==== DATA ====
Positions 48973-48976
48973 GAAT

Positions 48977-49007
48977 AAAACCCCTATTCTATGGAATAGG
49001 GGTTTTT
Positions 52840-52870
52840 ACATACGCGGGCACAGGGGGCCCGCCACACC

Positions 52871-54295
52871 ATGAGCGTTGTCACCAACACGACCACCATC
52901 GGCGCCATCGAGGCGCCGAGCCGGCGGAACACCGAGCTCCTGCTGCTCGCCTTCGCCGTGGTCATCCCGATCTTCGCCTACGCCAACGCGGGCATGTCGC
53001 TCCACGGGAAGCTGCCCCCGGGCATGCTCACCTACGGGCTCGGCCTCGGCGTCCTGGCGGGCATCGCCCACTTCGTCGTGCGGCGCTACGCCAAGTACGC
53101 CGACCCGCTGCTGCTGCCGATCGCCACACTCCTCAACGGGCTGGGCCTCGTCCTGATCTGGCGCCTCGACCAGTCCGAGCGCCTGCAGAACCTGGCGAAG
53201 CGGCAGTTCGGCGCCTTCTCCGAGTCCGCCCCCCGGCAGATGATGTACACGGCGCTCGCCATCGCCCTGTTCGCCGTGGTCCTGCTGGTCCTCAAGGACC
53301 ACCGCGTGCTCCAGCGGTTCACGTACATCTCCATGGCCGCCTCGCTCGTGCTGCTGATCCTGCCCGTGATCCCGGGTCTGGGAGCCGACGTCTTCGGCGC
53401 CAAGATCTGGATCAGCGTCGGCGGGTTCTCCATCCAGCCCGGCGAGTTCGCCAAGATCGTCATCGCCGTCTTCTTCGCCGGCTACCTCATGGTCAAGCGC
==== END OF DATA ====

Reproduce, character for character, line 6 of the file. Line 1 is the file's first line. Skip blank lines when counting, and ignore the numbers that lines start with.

Positions 52840-52870